Faculty who teach in the computational sciences also share the same challenges that their colleagues do in other laboratory sciences. Faculty expend considerable effort in researching, securing, and developing appropriate state-of-the-art laboratory environments to support student learning, an absolute prerequisite to effective student learning in the discipline. This can include such activities as searching the software and hardware market for appropriate tools, arranging for software purchase and installation, securing the appropriate licensing agreements for intellectual property, and learning to use and program specialized hardware and software, many of which are in a state of flux. These hardware/software systems are often multi-layered systems of astonishing complexity, which can be programmed at various levels of abstractions through different interfaces. Examples of these multi-layered complex systems include embedded computers, mobile robots, client-server systems and enterprise applications environments. A CSS faculty member must thus not only ensure that these systems are functional, that students have ready, affordable access, that the faculty member has gained a sufficient mastery of the specific technology as well as the underlying principles that the technology embodies. But the faculty member must plan pedagogically meaningful sequences of student activities and assignments using these tools to enable student learning of the technologies and underlying principles.
The CSS program maintains an active program of student internships and research projects, and both the undergraduate and graduate levels. These one-on-one relationships between students and faculty are often the most meaningful and important relationships that students develop during their time in the CSS program. Most faculty spend considerable time in advising and mentoring students in these projects, and it is important that the time necessary to carry out this vital "apprenticeship" model of teaching be accorded due consideration in a faculty member's promotion decision.
Because of the instrumental uses of technology in society, one of the additional responsibilities of faculty in CSS is in helping students to recognize the ethical and social implications of the use of technology within specific social settings. This includes the effect of technology on human relationships, work, the distribution of power, and the potential risks and benefits to human health and welfare. As a result, each faculty member should play some role in helping students in CSS to recognize their ethical obligations as computing professionals, as described in such things as the IEEE and ACM Codes of Ethics, though the extent of this role will vary considerably. Examples of teaching that demonstrates this role include adding units related to the social and ethical implications of computing into otherwise technical courses, discussing these issues with student interns and advisees, bringing in external speakers who address these issues to address students, and teaching courses where these issues comprise a substantial part of the course material.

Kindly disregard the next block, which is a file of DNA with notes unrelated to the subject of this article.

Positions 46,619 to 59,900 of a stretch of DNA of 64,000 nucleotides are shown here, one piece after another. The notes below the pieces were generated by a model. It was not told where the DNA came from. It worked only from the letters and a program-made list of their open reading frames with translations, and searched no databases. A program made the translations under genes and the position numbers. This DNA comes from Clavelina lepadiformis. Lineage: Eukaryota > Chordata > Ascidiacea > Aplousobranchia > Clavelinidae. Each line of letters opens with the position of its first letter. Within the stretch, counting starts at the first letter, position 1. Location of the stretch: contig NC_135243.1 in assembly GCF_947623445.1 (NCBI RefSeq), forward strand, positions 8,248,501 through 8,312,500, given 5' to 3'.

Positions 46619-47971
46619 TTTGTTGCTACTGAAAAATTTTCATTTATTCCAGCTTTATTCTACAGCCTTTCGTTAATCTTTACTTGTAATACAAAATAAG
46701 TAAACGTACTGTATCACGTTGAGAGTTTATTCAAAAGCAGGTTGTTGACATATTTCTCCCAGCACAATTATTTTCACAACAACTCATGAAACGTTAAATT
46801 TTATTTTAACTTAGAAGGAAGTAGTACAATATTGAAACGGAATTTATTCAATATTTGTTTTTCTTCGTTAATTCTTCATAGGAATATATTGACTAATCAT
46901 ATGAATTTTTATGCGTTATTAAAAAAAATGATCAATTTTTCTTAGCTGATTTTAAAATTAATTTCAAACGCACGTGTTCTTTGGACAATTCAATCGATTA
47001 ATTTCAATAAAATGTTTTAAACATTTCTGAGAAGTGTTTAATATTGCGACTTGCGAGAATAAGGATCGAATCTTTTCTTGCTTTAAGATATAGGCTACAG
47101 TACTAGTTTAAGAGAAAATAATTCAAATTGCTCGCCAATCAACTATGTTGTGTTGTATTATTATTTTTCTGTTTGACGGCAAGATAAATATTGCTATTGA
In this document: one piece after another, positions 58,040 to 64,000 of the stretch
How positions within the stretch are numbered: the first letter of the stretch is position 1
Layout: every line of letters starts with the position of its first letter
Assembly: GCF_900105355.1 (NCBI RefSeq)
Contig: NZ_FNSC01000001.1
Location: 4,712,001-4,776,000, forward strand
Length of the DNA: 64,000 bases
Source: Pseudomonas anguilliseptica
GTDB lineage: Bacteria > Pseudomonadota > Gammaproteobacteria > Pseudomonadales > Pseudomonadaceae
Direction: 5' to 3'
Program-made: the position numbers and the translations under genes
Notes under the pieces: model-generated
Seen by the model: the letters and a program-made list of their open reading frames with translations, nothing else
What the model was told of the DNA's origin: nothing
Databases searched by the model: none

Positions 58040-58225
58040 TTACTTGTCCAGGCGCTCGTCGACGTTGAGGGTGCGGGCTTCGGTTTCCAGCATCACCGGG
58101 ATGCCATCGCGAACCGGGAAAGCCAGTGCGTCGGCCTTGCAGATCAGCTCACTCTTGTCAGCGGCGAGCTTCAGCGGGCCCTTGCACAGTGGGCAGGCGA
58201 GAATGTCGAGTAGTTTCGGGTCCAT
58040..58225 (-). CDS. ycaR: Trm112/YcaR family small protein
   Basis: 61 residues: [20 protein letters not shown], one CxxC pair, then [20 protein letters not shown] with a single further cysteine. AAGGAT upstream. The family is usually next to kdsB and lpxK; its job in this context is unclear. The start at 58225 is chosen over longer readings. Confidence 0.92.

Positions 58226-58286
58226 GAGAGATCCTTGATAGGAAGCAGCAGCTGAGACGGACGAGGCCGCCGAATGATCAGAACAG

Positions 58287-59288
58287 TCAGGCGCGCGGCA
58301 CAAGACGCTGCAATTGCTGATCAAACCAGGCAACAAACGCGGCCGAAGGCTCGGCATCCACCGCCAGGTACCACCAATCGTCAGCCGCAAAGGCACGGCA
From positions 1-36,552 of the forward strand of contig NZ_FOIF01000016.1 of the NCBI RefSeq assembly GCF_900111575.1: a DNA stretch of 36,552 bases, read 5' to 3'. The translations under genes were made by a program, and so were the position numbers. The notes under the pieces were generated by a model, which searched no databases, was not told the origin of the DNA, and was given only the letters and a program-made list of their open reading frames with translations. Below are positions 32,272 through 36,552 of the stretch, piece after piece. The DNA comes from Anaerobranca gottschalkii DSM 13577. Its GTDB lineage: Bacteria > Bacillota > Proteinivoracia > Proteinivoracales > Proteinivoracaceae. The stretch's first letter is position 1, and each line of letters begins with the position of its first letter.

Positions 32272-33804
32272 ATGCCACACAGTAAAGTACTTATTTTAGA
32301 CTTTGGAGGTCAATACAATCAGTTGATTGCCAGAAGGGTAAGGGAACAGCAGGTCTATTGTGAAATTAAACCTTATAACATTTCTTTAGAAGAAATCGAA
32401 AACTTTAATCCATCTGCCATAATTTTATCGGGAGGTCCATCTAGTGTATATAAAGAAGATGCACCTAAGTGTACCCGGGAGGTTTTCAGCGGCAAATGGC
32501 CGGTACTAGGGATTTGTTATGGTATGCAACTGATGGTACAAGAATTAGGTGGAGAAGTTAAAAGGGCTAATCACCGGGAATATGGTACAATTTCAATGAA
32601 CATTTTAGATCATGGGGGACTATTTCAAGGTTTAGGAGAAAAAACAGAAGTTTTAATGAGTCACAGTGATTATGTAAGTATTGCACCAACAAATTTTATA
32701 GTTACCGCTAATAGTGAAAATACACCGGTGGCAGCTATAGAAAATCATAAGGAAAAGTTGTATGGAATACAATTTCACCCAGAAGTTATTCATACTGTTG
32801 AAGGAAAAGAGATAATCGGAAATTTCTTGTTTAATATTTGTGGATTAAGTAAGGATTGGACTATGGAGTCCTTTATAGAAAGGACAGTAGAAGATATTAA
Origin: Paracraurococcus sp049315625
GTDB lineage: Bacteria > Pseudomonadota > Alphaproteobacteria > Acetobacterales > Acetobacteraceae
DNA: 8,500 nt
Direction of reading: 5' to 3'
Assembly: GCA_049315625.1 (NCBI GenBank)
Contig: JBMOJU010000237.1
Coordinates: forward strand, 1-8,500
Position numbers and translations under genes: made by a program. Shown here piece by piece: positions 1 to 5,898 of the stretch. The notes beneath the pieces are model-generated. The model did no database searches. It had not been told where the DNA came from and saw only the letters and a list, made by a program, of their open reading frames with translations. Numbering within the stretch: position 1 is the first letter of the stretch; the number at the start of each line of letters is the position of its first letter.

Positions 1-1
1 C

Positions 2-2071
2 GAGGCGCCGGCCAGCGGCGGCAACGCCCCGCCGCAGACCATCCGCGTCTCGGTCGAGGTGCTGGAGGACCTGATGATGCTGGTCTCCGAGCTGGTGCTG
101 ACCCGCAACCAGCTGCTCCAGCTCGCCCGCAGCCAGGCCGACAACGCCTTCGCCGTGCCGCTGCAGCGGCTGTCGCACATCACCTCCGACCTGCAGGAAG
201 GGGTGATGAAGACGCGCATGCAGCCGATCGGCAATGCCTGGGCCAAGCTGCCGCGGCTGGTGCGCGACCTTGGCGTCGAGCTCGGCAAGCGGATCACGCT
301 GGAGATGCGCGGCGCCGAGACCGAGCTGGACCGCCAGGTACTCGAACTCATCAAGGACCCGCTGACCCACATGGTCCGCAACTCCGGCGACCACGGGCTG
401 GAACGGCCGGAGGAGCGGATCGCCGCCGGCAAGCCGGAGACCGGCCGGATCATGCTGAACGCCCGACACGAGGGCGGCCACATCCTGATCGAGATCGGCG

There is a high degree of program-level service within CSS, for two primary reasons. The first is related to the discussion above concerning the lab-based nature of the courses; considerable service is required of most faculty at some time during their tenure to maintain a computing infrastructure that enables student learning. The second reason concerns the role of CSS within the Institute of Technology in carrying out its unique mission in the state. In addition to faculty representation on over 12 permanent committees in the Institute (not including ad-hoc committees and faculty review committees), faculty are involved in such things as quarterly meetings with Community College faculty, working with CTC Faculty Fellows, working closely with advisors, and guest speaking in the high schools and community.